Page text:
This Sunday, And Every Other One, Too

I was awake at 5:30AM, lying in bed with the hubs, listening to the radio. Morning news, overnight events. Waking up with KGO San Francisco. Ed Baxter reported a commercial passenger plane had crashed into one of the World Trade Center towers.

On that crisp New York morning, balanced on the brink of autumn, New Yorkers scrambled to work and school in America’s favorite anthill briefly unaware that it was not a navigational error, a tragic aviation accident that had occurred overhead.

As the second tower was targeted, indelible evidence of a calculated attack emerged and twin fires blackened a bright blue New York sky.

This morning I watched a few minutes of video footage collected ten years ago. I was nearly as incredulous today as I was then. I remembered the facts vividly but memory of the terrified faces of New Yorkers had dulled. As had the despairing, haunted and fatigued ones worn by those sifting debris for human remains in the weeks to come.

I didn’t lose friends or family in the towers. Or at the Pentagon. Or in a field in Shanksville, PA. My son, then a student in Washington, D.C., finally found a working phone that afternoon and called to say he was safe. I exhaled in relief. I remember turning to the dirt for solace; I loosened soil for my fall garden.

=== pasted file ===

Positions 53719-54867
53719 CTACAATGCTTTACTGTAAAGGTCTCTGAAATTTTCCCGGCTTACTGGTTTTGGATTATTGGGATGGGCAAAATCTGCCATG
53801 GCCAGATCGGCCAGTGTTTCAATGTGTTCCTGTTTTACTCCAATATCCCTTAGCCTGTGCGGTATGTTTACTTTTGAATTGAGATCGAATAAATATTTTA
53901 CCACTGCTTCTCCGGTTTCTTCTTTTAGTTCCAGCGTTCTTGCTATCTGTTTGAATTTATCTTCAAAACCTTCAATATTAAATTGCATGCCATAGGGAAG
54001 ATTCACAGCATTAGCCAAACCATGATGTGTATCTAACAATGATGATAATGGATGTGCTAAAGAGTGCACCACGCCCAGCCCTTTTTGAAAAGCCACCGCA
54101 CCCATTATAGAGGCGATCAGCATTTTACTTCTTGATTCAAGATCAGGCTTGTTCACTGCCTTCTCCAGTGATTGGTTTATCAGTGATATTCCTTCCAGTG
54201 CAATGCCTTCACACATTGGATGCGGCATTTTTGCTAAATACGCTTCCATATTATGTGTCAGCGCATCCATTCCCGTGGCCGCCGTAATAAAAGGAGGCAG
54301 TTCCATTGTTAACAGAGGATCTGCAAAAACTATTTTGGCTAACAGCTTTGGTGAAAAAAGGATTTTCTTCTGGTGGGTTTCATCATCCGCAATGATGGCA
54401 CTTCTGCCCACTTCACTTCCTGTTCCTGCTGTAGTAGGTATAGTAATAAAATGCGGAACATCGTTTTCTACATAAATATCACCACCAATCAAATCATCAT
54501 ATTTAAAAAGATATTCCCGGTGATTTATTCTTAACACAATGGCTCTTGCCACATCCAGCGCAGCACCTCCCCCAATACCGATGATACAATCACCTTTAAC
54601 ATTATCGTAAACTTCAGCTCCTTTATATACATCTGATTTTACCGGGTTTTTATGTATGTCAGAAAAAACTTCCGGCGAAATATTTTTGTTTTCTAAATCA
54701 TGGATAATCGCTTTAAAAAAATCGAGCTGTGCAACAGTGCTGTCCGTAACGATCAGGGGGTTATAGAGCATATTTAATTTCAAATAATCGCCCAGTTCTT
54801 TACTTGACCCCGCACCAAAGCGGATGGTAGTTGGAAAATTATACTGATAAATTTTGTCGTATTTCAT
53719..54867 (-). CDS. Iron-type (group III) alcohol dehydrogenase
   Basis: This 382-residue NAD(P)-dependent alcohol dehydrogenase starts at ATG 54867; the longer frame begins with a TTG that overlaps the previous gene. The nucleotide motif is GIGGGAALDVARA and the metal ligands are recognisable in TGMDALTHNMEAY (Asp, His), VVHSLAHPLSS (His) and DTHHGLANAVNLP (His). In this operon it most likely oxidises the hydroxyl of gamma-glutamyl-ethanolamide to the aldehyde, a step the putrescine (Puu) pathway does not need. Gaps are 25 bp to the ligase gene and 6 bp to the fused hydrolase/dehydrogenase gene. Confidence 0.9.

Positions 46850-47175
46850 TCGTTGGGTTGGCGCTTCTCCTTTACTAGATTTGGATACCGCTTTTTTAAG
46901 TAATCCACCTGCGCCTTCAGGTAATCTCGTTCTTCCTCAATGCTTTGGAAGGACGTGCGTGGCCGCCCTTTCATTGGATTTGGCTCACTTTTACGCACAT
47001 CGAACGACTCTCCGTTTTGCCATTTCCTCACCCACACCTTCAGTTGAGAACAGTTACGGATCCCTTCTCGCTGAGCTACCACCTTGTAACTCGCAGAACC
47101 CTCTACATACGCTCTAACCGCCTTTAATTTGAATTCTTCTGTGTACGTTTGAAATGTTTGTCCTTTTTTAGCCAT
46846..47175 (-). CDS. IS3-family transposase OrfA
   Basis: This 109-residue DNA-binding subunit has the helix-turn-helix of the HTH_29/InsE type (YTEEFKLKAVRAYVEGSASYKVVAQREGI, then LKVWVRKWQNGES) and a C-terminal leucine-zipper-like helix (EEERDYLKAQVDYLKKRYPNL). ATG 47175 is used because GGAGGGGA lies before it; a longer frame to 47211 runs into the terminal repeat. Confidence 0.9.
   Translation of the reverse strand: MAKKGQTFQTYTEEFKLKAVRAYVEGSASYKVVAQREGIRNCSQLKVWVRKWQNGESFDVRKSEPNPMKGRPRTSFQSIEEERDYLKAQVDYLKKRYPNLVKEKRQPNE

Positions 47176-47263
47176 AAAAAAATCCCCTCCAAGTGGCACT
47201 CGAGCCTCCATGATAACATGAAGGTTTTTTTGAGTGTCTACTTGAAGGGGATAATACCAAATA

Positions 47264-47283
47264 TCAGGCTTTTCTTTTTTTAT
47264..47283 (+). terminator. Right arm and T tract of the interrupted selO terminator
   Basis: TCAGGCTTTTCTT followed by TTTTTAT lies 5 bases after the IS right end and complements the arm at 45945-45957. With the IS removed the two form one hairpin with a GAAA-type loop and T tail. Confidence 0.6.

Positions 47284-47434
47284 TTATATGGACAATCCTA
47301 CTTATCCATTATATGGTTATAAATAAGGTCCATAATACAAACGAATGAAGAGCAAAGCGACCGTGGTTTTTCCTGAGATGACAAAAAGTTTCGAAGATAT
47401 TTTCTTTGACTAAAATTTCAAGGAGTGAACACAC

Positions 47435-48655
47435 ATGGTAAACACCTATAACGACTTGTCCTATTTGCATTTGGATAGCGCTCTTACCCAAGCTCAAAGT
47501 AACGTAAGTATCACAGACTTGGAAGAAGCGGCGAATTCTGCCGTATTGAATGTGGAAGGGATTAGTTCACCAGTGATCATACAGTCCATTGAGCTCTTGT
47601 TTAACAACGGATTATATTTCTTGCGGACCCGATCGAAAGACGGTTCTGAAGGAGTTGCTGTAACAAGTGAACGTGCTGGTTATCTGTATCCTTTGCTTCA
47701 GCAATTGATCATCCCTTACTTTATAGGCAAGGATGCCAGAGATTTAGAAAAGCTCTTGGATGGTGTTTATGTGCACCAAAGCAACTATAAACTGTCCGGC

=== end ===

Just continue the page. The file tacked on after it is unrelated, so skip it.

Not everyone I know was as fortunate. I watched their long wait to recover something of loved ones. Until tangible confirmation was received they teetered between dwindling hopefulness and hopeless resignation.


In the days, weeks and months that followed I made many trips to New York, the smoky plume from “The Pile” rising to meet my plane. I tasted pulverized concrete, saw windows pasted with ash, and faces peering from paper flyers attached to fences and buildings as families searched for their missing. Flowers spilled from steps onto sidewalks in front of every police and fire station.

New York was temporarily silent, hallowed ground consecrated by those who died as citizens and friends of the United States.

I’ve been in a tussle with myself about the right way to acknowledge the events of 9/11. To honor, commemorate, give comfort, provide solace and remember the victims and heroes. I have given it considerable thought. This is my plan for Sunday.

After a nod to the heavens and a thank you for the good life I’ve been given by accident of birth in this place and time, I will do as I do every other Sunday.

I believe the best way for me to remember those who would have chosen to live an ordinary Sunday had it not been for despicable events ten years ago is to do so myself. To do so well and with purpose. This Sunday, and every other one, too.

To those left behind by loved ones lost, I wish you peace. You are in my heart.



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